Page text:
Wade Boggs was a left-handed hitting third baseman for the Boston Red Sox in the 1980s. He dominated the decade in the American League, seemingly a slap-hitting version of Ted Williams. Boggs won five batting titles during the decade. He led the AL in on base percentage six times.
The Hall of Famer wasn't a home run hitter, but in the eight years he played during the 80s, he hit an astonishing 314 doubles. Boggs was an AL All-Star in 1985-1989. He won five Silver Slugger awards in the 80s.
Keith Hernandez hit over .300 six times during the eighties. The lefty first baseman was a very patient hitter, and he posted an on base percentage over .400 five times. 'Mex' went to the All Star game four times during this span, and he won two Silver Slugger awards. In 1982 and 1986, he and his fellow New York Mets won the World Series.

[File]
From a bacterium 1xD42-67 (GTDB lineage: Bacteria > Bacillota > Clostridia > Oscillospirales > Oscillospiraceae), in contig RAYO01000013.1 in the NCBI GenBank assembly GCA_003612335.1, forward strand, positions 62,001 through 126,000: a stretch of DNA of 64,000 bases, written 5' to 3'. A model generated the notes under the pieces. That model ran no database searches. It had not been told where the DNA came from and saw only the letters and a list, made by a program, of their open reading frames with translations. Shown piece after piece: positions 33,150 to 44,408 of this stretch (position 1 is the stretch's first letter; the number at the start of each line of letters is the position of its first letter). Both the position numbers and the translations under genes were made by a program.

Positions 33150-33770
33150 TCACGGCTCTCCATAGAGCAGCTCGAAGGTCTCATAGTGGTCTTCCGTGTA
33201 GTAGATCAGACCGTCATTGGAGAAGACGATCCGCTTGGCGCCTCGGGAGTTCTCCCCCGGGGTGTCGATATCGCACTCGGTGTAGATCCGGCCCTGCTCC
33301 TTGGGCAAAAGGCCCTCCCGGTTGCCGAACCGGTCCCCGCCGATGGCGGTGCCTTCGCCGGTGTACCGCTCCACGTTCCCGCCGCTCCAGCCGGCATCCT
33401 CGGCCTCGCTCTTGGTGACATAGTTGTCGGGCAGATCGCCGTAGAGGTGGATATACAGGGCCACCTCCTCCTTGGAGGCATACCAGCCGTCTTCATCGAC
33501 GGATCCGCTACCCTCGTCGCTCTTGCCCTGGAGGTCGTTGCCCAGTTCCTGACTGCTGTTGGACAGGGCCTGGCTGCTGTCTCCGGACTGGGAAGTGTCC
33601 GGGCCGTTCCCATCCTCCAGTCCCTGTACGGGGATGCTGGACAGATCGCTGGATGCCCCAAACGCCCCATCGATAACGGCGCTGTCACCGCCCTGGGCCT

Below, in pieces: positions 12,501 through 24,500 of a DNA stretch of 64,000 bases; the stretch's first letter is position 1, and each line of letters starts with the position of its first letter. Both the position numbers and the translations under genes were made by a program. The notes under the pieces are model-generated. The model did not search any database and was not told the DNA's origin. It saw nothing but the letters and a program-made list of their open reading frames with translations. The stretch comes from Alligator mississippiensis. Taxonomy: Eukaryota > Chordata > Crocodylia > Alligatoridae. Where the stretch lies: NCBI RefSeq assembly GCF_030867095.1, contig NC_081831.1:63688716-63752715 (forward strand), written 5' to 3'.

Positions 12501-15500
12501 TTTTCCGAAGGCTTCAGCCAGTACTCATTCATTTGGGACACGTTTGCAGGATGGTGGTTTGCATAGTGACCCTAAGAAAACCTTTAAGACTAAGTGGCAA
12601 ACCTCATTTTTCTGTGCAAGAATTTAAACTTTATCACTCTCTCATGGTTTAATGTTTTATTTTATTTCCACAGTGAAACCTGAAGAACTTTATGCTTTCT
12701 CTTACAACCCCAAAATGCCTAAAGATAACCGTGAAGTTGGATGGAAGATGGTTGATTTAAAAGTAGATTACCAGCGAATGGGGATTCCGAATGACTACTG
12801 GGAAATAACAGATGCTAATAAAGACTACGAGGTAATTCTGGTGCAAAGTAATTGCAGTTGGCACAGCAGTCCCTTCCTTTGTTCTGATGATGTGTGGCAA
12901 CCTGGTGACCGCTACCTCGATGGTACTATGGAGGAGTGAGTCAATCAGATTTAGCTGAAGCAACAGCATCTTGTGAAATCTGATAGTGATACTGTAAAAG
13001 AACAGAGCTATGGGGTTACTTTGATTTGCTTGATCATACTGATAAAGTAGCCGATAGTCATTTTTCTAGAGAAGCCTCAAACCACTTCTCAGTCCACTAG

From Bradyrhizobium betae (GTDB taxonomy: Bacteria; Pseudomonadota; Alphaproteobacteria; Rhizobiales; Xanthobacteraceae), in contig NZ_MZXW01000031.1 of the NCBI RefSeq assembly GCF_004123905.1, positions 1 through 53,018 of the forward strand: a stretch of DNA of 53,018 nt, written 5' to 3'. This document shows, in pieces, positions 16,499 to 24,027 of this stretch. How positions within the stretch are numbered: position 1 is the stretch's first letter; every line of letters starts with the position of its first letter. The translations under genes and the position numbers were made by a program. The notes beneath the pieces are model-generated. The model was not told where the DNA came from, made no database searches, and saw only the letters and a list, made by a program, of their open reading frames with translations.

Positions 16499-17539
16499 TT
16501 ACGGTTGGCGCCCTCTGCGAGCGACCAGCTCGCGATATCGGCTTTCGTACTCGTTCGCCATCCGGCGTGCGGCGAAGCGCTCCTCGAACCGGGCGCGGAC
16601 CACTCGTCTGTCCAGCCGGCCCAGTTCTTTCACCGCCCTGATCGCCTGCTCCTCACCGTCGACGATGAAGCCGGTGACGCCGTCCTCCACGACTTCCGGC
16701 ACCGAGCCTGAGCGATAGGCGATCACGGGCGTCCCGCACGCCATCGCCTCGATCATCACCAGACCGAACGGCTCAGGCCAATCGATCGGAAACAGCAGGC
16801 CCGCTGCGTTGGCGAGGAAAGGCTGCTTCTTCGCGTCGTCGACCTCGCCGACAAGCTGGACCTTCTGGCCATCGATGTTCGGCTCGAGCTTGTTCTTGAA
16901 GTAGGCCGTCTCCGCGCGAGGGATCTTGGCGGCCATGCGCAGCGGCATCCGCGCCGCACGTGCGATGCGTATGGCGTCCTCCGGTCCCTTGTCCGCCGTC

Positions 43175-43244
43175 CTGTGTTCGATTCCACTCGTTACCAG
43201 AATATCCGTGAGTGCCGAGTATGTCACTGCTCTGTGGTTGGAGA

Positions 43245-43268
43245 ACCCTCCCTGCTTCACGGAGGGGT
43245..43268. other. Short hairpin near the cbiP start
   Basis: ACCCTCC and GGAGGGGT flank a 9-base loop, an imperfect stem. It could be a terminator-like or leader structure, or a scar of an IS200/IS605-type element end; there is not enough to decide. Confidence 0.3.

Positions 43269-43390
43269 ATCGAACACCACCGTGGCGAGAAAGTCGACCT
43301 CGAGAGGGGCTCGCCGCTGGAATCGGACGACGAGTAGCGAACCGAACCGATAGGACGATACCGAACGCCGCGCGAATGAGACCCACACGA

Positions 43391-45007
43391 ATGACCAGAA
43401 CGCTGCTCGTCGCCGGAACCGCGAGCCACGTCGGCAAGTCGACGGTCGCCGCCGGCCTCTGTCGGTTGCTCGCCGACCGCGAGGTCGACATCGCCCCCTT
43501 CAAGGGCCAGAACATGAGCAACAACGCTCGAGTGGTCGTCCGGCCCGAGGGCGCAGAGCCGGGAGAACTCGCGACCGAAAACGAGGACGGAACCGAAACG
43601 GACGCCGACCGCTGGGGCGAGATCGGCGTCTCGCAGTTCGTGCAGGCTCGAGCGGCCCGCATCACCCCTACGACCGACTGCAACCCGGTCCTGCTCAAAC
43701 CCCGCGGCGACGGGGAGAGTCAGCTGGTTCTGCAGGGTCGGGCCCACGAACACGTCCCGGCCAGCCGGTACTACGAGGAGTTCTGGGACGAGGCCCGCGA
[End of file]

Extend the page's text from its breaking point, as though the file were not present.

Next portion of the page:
Throughout baseball history, exceptional lead off men have always been a rarity. Rickey Henderson was one of those rarities. As a capable defensive left fielder for the Oakland Athletics and New York Yankees, the speedy Henderson hit over .300 four times during the 1980s.
With his ability to draw walks and get hits, Henderson had an on base percentage over .400 six times in the decade. He had a lot of power in his legs, which he used to lead the American League in stolen bases nine out of the ten years in the eighties. But he was able to use those strong legs to generate power in his bat, too. In 1985 and 1986, Henderson hit 24 and 28 home runs, respectively.